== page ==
Rare dual-sex butterfly hatches at museum

(Image: Kevin Webb/NHM Image Resources)
Nature fuses one half of a male and one half of a female butterfly in this unusual specimen from the Natural History Museum in London. Known as a gynandromorph, this great mormon butterfly (Papilio memnon) sports the longer antennae and darker colouration characteristic of males on the left side with the lighter tortoiseshell pattern of females on the right. The insect hatched two weeks ago at the Sensational Butterflies exhibit, which runs through 11 September.

Insects and some crustaceans can exhibit dual-sex characteristics if the sex chromosomes do not segregate properly as the fertilised egg divides. If this error occurs during the first cell division, it creates a perfect bilateral split with sex traits on each side.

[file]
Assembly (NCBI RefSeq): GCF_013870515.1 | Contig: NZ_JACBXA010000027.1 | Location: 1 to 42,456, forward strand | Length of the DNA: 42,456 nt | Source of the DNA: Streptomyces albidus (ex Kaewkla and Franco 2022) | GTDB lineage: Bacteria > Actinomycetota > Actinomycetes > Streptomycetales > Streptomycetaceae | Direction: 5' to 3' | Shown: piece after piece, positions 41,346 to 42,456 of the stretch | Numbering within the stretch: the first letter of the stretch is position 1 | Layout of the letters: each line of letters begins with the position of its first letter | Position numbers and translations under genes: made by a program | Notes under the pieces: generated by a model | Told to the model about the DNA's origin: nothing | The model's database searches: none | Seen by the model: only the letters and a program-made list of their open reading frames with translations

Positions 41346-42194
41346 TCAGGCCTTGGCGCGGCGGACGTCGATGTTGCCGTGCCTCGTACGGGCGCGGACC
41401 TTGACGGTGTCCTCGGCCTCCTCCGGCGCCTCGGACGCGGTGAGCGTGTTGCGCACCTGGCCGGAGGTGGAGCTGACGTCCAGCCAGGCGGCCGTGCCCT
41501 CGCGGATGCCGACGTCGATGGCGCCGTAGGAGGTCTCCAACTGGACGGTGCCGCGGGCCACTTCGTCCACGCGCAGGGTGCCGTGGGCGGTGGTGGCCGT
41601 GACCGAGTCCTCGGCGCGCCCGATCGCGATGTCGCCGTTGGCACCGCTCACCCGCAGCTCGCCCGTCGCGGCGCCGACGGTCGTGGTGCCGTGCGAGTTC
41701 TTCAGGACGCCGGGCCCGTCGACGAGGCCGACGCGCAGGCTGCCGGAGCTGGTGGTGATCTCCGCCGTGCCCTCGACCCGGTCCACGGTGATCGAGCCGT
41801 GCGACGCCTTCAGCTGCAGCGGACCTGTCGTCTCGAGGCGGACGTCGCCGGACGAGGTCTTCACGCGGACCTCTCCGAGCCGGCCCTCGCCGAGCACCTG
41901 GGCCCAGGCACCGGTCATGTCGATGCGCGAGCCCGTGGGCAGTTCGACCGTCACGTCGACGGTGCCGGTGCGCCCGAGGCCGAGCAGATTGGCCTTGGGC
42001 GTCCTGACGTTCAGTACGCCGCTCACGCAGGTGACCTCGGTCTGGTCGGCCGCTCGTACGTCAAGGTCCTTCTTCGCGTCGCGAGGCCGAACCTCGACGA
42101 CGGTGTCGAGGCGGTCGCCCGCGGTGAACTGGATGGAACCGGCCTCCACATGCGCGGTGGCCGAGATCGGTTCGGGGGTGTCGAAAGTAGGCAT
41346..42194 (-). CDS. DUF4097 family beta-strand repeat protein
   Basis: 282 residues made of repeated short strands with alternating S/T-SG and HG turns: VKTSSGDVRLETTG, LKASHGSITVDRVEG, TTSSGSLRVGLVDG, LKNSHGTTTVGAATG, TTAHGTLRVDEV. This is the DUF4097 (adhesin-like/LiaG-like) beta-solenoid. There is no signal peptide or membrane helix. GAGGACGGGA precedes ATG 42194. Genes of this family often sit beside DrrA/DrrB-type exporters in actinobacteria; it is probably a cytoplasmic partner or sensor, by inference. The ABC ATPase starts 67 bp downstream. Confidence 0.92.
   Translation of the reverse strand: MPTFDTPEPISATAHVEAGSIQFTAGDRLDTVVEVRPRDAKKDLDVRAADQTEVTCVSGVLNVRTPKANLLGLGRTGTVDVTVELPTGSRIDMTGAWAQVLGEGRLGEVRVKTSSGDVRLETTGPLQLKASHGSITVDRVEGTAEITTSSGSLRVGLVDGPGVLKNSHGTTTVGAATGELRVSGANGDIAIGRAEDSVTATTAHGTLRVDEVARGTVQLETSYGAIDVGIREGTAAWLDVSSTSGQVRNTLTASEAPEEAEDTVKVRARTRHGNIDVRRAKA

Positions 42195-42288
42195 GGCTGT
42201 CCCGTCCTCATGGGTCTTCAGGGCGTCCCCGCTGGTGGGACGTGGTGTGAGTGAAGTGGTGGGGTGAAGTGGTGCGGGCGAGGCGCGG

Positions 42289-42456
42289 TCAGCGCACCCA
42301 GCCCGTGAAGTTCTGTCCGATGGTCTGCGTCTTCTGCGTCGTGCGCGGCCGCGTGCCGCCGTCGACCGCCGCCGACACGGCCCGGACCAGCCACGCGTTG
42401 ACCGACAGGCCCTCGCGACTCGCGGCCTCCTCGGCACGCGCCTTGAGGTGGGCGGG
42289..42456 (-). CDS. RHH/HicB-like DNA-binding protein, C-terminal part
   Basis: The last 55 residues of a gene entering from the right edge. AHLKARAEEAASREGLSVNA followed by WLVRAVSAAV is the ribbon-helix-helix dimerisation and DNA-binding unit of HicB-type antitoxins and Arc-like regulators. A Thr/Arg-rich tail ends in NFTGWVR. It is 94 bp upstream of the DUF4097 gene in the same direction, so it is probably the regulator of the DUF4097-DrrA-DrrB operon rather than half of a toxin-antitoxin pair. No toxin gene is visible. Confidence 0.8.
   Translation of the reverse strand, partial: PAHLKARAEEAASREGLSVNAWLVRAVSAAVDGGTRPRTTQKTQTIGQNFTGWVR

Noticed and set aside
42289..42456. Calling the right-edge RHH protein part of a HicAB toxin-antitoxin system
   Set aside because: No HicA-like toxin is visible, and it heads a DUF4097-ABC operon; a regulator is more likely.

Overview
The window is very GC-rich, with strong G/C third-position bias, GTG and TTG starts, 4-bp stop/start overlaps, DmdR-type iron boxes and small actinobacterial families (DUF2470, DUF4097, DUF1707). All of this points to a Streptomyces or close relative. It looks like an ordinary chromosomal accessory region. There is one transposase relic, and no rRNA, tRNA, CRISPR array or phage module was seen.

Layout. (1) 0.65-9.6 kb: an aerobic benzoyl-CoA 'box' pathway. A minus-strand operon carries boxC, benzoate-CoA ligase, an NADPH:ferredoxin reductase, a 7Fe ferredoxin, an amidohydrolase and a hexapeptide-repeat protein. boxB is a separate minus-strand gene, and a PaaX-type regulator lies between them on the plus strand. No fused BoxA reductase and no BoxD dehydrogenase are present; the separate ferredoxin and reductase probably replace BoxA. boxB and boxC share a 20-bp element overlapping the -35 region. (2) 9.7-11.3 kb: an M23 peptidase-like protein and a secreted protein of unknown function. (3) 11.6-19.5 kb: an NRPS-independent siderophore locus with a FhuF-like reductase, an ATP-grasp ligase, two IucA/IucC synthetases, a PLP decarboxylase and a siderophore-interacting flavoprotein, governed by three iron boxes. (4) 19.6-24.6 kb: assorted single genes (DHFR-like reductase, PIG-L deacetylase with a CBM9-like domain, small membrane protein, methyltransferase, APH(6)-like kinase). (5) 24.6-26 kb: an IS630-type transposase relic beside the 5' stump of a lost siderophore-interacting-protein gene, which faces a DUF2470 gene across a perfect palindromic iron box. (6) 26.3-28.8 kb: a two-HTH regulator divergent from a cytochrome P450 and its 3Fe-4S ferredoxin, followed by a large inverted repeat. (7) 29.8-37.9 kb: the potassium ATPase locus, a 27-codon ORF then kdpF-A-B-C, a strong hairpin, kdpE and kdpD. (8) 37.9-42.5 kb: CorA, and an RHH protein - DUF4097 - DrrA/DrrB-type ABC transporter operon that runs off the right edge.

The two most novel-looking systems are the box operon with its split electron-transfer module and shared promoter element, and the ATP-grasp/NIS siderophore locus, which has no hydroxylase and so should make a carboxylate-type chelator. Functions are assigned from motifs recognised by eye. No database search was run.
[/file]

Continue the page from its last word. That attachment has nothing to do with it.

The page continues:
According to Luke Brown, the butterfly house manager, this pure bilateral gynandromorph is a rare find. "Many permanent butterfly exhibitions will go through their entire existence without ever seeing one of these rarities," he said. Those who wish to see the butterfly should visit soon: it has a fleeting one-month lifespan.
Brown didn't speculate as to the sexual preferences of the animal.

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